Every time you Google sometime, you’re benefiting from something called graph data. Google represents everything on the web as a giant graph of different webpages and their relationships to each other. (This is in contrast to representing data as essentially a series of rows and columns.)
So-called “graph processing” is used for all sorts of things in our lives, from Uber driving directions to Facebook “People You May Know” friend recommendations. However, there have been many limits in terms of being able to use graph processing on a larger scale. As a result, programmers often have to use different combinations of techniques that make trade-offs in terms of efficiency and flexibility.
However, a team from MIT CSAIL has developed a new programming language for graph processing that could help. Dubbed “GraphIt,” the new domain-specific language has been shown to outperform existing frameworks by a factor of nearly 5x while also reducing the lines of code by almost an entire order of magnitude.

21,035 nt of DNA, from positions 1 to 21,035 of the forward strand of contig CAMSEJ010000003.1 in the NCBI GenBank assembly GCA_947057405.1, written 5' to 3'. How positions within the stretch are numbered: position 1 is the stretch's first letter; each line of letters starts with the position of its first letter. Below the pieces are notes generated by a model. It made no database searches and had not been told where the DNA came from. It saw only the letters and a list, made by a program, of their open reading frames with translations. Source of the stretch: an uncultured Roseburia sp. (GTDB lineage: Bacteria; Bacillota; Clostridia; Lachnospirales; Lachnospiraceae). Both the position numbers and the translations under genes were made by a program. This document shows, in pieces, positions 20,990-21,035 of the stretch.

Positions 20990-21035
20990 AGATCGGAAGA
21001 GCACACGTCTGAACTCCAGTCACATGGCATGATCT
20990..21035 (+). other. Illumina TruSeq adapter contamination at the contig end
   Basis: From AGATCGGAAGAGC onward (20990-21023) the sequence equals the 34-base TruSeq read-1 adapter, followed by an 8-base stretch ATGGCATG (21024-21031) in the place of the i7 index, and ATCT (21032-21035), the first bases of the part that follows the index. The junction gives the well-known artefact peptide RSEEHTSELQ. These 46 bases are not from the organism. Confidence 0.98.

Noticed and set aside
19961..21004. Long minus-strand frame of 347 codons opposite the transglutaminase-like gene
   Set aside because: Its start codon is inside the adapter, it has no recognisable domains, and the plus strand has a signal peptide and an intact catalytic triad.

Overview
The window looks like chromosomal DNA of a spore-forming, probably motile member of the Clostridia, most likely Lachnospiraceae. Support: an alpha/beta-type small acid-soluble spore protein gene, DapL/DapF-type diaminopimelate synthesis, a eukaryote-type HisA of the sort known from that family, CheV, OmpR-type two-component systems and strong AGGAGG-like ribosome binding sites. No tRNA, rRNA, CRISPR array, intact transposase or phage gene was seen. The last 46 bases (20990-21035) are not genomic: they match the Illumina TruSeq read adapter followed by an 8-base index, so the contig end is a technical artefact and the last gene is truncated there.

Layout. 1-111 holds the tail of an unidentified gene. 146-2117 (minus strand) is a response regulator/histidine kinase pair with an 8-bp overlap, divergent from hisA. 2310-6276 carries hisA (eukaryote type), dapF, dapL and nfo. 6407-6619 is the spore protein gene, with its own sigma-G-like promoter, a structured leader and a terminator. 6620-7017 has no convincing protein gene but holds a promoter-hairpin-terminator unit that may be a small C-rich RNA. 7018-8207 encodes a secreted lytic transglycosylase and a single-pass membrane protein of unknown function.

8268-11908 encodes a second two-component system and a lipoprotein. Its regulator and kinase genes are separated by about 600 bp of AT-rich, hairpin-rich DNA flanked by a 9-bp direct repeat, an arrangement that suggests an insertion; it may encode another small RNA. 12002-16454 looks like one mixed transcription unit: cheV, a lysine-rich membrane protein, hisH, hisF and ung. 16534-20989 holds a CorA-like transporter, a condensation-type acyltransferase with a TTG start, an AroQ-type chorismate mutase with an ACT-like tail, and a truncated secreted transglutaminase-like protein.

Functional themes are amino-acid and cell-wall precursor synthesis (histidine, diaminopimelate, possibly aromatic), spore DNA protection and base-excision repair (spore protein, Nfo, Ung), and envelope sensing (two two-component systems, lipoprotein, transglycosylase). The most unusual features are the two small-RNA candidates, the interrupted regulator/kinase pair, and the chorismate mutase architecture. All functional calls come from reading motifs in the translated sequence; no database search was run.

GraphIt generates fast implementations for algorithms with different performance characteristics running on graphs with different sizes and structures. According to MIT CSAIL PhD student Yunming Zhang, it separates what is computed from how it is computed. Programmers specify the algorithm using an algorithm language, and performance optimizations are specified using a separate scheduling language. The algorithm language simplifies expressing the algorithms, while exposing opportunities for optimizations.
“GraphIt enables programmers to easily search through this complicated tradeoff space by composing together a large set of edge traversal, vertex data layout, and program structure optimizations,” says Zhang, first author on a paper about GraphIt that was presented this past month at OOPSLA. “The separation of algorithm and schedule also enables us to build an autotuner on top of GraphIt to automatically find high-performance schedules.”
Zhang co-wrote the paper with MIT professors Saman Amarasinghe and Julian Shun, alongside MIT undergraduate Mengjiao Yang, MIT CSAIL postdoc Riyadh Baghdadi and Shoaib Kamil of Adobe Research.